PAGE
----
RSS Feed Nickname Contest: Voting Has Closed

Sunday Feb. 29 was the FINAL DAY of voting for the CONTENTIOUS RSS Feed Nickname Contest (Contest info)

From the whittled-down list of 46 front-runner nicknames, these garnered the most votes:

  • 1st place: Elert
  • 2nd place: WebFeed
  • 3rd place: Webstract
  • 4th place: Efeed
  • 5th place: Grapevine
  • Tied for 6th place: Feed, NewsFeed, and SiteFeed

The final decision will be made shortly by our panel of judges…

Elert recently pulled into the lead thanks to the campaign waged by contest entrant Tristan Louis in his weblog If you wish to encourage people to vote for your favorite nickname, here’s the URL to publish:

One CONTENTIOUS reader pointed out to me via e-mail that “Elert” is a term already adopted by several sites for their e-mail newsletters. I’m aware of this, and actually that’s the main reason why “Elert” did not make it onto my personal list of top contenders. “Elert” is also a German surname, for that matter. However, we’re not seeking a trademarkable brand name, company name, or domain name here. This contest is about choosing a functional common nickname. It is possible that “Elert” (or the hyphenated version, “E-lert”) might eventually get used with respect to what we now call RSS Feeds in a way similar to the term “e-mail.”

Also, “Grapevine” was recently excoriated in the geek-oriented weblog CogDogBlog. Sadly, this is yet another example of how some software developers really don’t seem to be able to grasp that the rest of the world doesn’t think like them…


Here are a few of the most recent voter comments:

  • “Great idea. But renaming is only part of the way to be technology more accessible.”
  • “Unimportant. I know RSS is the hot thing right now, but I’m discovering there really is nothing better than reading the New York Times or Wall Street Journal news paper. Internet media is so forced and newspaper reading is much more of a discovery.”
  • “I think it’s a good idea — it educates people about the technology, it reminds content creators that they can and do have an influence on development of terminology, and it’s fun! :-)”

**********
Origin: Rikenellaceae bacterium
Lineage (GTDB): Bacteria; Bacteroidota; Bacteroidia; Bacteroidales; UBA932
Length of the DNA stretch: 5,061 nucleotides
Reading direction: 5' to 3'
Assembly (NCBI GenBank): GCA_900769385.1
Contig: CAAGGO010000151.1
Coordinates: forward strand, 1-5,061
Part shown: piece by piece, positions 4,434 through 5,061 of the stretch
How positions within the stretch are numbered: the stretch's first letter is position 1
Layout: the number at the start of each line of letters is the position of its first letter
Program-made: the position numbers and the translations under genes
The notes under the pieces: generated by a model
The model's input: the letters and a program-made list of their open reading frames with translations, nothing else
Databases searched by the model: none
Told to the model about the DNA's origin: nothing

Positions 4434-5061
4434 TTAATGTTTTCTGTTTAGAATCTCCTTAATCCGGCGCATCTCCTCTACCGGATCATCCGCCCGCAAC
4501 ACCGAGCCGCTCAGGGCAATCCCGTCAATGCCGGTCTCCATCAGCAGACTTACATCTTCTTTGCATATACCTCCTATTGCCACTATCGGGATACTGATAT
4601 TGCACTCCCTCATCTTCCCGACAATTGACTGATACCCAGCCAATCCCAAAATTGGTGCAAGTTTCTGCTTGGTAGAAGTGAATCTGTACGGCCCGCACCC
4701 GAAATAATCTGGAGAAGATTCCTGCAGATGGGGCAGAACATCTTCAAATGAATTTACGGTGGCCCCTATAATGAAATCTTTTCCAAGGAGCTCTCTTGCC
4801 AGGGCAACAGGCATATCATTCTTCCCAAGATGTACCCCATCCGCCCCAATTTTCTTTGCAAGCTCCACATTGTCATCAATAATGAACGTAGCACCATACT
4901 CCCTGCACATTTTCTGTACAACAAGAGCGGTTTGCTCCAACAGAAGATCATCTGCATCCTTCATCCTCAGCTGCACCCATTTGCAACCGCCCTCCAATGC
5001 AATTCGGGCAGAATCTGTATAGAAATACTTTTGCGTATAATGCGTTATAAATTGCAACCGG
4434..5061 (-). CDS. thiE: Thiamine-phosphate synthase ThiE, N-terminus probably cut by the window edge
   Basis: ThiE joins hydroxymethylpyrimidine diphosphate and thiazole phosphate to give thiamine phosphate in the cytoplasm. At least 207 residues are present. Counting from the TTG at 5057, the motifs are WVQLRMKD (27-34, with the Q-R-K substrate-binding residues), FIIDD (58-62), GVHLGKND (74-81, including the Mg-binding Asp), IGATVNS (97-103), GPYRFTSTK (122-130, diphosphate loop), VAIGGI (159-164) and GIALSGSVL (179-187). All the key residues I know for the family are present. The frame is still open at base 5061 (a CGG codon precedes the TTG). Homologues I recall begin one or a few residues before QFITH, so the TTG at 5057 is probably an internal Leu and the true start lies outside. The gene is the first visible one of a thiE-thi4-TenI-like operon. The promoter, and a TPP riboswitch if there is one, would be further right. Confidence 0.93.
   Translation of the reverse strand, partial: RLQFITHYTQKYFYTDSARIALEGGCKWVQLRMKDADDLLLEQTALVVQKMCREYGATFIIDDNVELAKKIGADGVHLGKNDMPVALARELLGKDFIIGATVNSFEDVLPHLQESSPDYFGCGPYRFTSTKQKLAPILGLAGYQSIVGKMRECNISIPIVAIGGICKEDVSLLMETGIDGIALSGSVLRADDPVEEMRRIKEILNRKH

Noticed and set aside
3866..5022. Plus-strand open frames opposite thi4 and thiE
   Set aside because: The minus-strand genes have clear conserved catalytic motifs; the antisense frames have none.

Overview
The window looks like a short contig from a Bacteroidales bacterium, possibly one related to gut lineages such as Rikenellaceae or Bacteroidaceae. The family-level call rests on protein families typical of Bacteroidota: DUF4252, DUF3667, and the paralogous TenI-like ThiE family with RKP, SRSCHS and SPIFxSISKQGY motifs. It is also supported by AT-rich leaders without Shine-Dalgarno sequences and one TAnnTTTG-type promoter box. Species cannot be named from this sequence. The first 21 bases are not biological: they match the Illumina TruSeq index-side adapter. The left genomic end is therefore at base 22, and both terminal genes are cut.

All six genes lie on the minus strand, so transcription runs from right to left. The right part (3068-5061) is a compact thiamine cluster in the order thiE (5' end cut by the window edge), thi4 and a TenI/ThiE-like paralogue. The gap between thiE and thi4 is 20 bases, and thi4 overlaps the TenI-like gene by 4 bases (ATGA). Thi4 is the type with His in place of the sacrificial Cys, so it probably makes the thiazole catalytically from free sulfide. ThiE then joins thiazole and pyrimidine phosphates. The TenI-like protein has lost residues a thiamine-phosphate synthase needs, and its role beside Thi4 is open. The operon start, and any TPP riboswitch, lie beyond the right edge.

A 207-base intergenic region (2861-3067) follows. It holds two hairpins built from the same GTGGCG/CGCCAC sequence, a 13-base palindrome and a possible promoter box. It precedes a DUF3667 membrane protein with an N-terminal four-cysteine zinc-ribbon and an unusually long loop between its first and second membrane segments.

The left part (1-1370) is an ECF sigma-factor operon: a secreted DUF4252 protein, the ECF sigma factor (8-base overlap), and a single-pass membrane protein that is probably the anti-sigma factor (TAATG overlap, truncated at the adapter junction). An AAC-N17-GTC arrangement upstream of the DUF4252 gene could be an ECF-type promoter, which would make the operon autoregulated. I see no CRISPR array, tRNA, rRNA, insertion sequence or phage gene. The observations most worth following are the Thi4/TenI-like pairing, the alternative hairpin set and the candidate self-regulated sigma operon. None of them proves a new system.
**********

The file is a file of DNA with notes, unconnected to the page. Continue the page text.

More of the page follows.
e earlier voters had to say:

  • “Pretty cool. Bringing new technology to the public in a simple, smart way.”
  • “Great idea.”
  • “Will it be adopted by the RSS community at large?”
  • “The name should be feedrss – easy!”
  • “It’s interesting, it’s got people talking and thinking, it’s fun, and it’s helping to raise awareness of RSS. All good!”
  • “An interesting and creative diversion that engages the mind, despite the fact the the results may not (in reality) have any real influence – indicative of the mindset of the webset that prefers stimulation over emulation!”
  • “I think it’s correct to call it Nickname Contest rather than Rename RSS Contest.”
  • “It’s necessary to increase the popularity of the instrument.”
  • “Great Idea. No one in my organization has any idea what I am talking about when I say RSS–I am so tired of explaining it.”
  • “This is a fun idea, but what’s wrong with the name RSS? Three letter acronyms are the foundation of technology.”
  • “Was fun to enter . . . always good idea to take the geekiness out of technology with catchier names.”
  • “That it is all about getting publicity for you.”
  • “It rocks :-)”
  • “Cool idea, but it probably helps to be a masochist!”


Thanks to all who have voted so far, and to everyone who entered nicknames in this contest. Sorry I had to eliminate so many from public voting, but asking people to choose one favorite from the full list of 273 entires simply wasn’t practical.

One parting observation… There seems to be a “feed” theme happening near the top of the list of most popular choices. That’s understandable � but personally, I wonder whether the word “feed” might be a bit too cryptic for many people in a mass audience. Remember, the point of this contest is to come up with a nickname that would be understandable to your grandmother.

I can see the potential for confusion in a mass audience over the word “feed,” which is why my personal favorites are more focused on the user experience, such as “Skimit” or “Webstract.” To me, “feed” seems to focus more on the mechanics of delivery. However, that’s strictly my own opinion. I’m totally willing to admit that I may well be wrong about how “feed” may sound to a mass audience.

2 thoughts on RSS Feed Nickname Contest: Voting Has Closed

Comments are closed.

  1. Why do you think my (or your) grandmother wouldn’t understand names like NewsFeed or SiteFeed (when we’re all used to hearing about news feeds on TV), but would understand something as cryptic as Webstract? The ‘feed’ names at least harness the news feed analogy, which many people have some basic level of familiarity with.

  2. Amy Is Sadly Excoriated
    Alas, the blog go around. Apparently Amy is…. sniff….. sniff.. sad about our recent barking on her “Re-name RSS contest”. On her latest update (wow, “Elert” and “Newsfeed” have moved up on “Grapevine”) Amy sobs: Also, “Grapevine” was recently excor…